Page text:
The company develops the switches at wafer-level but then cuts them in dies for assembly into differentiated products. On its roadmap, it is working on packing more switches for a given mm2 of die area. "For GE's healthcare products, we delivered 26 switches on a die, then our first RF product had 48 switches on a die. But before we spun out of GE, we did a die with 400 switches. To get a high current density per die, we could create 32x32mm dies, but for yield and efficiency of scale, it makes more sense to have smaller building blocks, around 10A at die level if we are going to have 5x5mm2 dies" explained Giovanniello. "Then building a 50A switch is just a matter of stacking more dies".
"We have ambitious plans for this year. We've already qualified three more switches for production before the end of this year for four different market segments. We are also in the process of moving out our manufacturing from GE, to scale it up in a commercial fab sourced at a lower cost.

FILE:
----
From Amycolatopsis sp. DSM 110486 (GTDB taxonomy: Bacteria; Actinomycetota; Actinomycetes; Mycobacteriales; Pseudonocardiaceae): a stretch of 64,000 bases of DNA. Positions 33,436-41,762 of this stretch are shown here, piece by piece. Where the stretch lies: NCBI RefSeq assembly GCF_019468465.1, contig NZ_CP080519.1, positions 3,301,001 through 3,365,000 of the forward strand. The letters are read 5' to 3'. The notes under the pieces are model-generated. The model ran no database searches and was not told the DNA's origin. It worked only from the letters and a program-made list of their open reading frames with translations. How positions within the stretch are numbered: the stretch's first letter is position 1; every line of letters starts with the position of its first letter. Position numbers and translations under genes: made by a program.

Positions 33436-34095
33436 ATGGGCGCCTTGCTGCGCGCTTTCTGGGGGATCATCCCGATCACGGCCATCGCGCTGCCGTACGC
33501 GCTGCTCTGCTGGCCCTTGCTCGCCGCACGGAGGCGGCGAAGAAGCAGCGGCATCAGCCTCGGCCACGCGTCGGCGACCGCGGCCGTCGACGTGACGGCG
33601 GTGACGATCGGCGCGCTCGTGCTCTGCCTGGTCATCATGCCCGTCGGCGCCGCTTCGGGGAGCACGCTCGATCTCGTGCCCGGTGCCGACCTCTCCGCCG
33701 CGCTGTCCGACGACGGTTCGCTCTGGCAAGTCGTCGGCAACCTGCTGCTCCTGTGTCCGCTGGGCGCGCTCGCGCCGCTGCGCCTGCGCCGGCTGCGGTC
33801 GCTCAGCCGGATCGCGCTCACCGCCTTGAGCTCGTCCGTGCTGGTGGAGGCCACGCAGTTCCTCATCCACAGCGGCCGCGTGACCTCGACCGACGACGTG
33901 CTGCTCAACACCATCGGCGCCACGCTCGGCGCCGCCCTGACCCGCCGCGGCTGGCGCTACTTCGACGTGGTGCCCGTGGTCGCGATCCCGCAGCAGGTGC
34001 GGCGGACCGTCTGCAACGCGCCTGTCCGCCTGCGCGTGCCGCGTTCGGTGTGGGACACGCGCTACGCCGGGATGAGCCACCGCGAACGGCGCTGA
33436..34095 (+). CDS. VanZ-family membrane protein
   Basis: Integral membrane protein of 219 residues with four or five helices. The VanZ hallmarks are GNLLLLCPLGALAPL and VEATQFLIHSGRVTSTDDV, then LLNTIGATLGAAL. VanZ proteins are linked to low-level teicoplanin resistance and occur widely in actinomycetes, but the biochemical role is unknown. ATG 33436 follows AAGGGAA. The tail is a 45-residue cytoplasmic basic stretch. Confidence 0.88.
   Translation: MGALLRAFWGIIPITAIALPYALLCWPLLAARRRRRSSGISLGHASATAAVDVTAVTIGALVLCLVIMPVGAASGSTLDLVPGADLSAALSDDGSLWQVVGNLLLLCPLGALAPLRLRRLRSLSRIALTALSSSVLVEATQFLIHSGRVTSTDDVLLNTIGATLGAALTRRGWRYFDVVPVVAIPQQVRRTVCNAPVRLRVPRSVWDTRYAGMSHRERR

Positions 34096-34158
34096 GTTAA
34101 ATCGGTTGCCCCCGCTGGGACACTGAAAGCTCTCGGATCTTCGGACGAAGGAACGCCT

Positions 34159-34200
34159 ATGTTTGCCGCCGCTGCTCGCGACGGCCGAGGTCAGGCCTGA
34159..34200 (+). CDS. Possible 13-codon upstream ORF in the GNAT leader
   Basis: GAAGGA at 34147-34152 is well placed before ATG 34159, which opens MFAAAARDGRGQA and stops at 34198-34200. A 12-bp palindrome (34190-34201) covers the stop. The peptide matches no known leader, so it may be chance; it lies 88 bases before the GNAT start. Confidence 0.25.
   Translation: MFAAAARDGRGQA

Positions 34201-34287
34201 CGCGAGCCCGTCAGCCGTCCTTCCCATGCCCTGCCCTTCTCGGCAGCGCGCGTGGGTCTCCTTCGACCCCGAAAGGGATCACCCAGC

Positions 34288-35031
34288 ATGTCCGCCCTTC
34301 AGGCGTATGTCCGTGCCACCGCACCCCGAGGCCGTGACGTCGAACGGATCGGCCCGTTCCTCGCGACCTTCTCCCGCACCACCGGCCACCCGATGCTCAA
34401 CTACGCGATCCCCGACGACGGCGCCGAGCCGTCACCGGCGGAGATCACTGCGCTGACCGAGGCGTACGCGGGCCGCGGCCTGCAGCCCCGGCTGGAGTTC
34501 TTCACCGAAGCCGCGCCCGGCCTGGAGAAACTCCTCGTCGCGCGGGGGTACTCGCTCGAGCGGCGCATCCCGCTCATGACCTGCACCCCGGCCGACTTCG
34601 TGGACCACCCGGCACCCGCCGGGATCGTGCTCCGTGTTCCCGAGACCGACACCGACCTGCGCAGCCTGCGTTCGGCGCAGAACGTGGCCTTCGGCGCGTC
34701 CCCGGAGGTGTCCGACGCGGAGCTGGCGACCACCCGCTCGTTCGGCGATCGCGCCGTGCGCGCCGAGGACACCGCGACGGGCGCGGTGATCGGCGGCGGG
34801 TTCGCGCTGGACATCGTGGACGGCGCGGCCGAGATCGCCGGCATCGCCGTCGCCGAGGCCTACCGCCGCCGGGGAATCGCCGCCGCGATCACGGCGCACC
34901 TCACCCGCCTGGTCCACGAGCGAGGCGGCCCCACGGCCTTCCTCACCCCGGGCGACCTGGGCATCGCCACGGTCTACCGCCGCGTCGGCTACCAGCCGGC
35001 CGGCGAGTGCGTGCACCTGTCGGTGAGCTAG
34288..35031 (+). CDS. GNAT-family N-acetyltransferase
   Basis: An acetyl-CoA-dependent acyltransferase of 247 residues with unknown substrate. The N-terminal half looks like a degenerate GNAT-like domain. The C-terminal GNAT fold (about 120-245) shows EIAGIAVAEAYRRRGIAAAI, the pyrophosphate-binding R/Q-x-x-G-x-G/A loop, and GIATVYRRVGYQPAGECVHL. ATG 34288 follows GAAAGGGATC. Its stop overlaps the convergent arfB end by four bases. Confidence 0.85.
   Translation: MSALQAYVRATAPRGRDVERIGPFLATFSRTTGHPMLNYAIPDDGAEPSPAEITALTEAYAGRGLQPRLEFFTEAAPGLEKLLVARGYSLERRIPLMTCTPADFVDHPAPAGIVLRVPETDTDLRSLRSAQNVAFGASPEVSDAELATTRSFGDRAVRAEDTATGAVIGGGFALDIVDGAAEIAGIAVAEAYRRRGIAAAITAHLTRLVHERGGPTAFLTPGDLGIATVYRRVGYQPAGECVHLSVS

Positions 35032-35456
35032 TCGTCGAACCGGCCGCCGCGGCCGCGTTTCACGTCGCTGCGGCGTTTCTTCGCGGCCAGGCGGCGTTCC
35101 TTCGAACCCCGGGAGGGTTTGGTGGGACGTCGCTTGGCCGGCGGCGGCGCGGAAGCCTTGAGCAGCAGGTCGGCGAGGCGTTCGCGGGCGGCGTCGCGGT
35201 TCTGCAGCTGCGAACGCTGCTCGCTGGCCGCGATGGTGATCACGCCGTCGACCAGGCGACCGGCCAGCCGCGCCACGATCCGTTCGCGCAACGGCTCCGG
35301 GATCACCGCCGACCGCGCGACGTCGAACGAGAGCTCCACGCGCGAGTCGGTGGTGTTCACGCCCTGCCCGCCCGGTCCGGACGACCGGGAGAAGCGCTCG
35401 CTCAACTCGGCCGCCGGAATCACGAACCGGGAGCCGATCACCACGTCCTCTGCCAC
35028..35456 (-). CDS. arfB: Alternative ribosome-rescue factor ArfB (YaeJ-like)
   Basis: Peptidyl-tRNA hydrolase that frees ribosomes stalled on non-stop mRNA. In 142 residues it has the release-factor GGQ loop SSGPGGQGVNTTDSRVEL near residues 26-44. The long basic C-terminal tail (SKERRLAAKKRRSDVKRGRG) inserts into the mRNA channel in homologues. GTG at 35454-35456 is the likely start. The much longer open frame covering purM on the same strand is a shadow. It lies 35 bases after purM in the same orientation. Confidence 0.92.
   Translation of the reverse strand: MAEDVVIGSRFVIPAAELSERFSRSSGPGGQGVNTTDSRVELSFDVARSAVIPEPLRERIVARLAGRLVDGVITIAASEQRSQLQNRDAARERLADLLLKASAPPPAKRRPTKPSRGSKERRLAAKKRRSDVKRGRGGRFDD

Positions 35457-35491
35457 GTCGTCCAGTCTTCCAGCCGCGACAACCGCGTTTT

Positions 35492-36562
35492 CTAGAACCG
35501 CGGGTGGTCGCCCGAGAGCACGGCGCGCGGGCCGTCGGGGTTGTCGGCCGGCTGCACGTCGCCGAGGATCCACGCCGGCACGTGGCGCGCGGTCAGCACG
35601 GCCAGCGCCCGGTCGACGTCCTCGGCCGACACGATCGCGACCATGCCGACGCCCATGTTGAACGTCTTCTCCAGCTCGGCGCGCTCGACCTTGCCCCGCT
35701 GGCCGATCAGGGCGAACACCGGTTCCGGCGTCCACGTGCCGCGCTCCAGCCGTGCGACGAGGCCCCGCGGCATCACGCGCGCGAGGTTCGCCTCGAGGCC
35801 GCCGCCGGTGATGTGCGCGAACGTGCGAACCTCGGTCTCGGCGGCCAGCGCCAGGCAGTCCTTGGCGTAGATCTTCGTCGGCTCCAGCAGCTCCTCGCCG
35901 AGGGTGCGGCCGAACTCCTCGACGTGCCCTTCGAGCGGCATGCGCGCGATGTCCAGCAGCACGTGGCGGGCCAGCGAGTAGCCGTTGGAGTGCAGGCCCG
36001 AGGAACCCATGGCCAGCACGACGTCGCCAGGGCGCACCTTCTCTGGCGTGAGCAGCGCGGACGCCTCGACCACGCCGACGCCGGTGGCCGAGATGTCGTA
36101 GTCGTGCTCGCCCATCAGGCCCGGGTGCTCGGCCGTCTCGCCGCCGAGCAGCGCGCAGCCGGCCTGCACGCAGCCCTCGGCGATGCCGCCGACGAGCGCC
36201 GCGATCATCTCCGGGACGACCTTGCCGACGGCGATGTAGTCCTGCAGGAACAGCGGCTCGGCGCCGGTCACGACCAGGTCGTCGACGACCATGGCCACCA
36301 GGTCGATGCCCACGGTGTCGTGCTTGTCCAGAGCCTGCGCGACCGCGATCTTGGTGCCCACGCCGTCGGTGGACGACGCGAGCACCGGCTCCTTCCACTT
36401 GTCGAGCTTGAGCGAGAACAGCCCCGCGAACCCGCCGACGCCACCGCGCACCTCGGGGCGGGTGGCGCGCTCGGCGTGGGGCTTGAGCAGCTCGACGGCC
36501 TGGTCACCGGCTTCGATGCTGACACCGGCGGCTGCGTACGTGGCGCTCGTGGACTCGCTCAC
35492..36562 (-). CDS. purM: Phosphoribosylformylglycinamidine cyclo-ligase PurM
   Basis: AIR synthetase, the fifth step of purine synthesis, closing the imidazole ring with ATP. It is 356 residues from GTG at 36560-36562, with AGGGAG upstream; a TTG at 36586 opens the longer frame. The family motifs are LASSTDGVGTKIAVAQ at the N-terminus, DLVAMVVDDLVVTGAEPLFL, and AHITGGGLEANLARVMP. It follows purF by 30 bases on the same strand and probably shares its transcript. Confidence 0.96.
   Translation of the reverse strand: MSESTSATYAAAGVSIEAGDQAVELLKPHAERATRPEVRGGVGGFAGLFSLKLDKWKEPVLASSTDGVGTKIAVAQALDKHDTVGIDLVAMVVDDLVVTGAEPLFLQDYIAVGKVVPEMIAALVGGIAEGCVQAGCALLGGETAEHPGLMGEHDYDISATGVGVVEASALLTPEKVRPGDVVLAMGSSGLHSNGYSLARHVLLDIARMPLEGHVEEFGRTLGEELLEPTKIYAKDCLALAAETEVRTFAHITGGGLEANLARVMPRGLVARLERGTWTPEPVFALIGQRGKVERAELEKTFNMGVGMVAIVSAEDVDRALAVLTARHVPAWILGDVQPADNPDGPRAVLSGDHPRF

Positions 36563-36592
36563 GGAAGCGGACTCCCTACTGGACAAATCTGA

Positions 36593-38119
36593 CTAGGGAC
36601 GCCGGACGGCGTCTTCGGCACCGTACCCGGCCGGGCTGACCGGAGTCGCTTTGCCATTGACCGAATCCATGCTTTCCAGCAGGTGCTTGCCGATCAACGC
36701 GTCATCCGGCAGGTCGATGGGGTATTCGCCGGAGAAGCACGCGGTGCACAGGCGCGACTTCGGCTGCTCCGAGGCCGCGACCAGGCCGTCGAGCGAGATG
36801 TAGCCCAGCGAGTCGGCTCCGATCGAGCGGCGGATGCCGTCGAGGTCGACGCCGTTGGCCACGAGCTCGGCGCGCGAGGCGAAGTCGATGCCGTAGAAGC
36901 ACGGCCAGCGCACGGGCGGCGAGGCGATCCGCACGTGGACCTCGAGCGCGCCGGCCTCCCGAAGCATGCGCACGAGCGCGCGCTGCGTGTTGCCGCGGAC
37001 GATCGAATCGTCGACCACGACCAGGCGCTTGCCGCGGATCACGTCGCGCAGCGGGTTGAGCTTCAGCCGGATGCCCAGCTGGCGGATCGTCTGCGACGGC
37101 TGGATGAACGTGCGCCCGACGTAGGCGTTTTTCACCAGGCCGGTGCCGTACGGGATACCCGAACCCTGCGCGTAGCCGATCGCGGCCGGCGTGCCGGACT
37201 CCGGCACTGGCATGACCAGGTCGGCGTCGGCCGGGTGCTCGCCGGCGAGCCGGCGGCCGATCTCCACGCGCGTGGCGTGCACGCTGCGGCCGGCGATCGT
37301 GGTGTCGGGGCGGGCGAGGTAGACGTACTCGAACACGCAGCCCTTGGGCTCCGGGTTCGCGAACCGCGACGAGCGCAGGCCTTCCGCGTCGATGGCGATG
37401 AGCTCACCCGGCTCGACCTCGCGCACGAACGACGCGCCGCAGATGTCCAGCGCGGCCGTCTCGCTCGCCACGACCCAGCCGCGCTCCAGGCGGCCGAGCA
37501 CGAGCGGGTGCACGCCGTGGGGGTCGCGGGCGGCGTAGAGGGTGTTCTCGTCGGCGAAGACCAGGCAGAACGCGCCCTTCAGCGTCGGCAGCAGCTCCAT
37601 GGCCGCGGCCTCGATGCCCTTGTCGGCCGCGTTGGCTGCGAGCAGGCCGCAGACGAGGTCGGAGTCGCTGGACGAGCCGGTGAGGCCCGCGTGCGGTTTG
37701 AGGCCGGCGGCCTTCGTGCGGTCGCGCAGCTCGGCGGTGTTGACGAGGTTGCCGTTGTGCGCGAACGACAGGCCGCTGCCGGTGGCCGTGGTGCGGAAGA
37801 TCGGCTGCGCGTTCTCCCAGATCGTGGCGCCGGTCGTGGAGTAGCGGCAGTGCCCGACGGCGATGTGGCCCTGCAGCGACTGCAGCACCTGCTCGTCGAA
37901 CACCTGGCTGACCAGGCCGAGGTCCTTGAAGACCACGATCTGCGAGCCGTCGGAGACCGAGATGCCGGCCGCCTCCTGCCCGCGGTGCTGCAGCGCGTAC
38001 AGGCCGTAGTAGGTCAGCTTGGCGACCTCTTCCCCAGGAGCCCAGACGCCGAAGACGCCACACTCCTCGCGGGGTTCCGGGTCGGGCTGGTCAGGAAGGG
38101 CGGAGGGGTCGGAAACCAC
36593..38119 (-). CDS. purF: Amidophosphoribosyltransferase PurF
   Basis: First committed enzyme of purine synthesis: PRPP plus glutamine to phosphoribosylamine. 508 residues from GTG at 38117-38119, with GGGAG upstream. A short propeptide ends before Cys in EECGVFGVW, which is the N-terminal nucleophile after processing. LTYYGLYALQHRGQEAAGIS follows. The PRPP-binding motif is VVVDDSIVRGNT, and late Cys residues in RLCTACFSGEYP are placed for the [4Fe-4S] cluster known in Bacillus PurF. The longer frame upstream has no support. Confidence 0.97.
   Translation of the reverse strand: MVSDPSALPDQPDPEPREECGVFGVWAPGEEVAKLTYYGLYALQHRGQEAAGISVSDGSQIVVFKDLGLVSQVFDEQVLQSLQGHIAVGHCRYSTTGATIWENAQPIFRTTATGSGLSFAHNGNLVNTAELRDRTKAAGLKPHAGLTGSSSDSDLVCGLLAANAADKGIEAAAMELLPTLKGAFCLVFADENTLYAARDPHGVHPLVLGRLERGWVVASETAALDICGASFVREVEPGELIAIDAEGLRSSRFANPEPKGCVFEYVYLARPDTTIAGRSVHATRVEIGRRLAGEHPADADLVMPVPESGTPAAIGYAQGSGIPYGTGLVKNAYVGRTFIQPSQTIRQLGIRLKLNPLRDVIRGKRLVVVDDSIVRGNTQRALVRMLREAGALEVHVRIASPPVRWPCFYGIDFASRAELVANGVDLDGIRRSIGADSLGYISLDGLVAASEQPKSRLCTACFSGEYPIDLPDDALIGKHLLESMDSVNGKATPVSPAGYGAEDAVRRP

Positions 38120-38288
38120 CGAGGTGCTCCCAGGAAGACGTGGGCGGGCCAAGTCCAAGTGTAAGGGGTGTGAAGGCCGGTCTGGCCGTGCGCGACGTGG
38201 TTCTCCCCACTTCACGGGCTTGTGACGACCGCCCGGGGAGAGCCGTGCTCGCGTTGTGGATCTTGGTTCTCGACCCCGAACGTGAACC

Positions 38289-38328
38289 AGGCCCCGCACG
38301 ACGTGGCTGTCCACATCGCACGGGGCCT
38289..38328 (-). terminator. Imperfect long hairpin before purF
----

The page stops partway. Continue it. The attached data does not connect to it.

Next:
Our transfer is close to 90% complete, moving from 4-inch wafers to an 8-inch wafer line which will be qualified by the second half of this year. It's all going very well" commented Giovanniello.
"We have four or five different customers designing their initial products with our devices for evaluation and we are shipping engineering samples. Until our production line is qualified, we won't be able to claim design wins but we are targeting a hand-full of design wins before the end of 2018" Giovanniello concluded.
Menlo Micro - www.menlomicro.com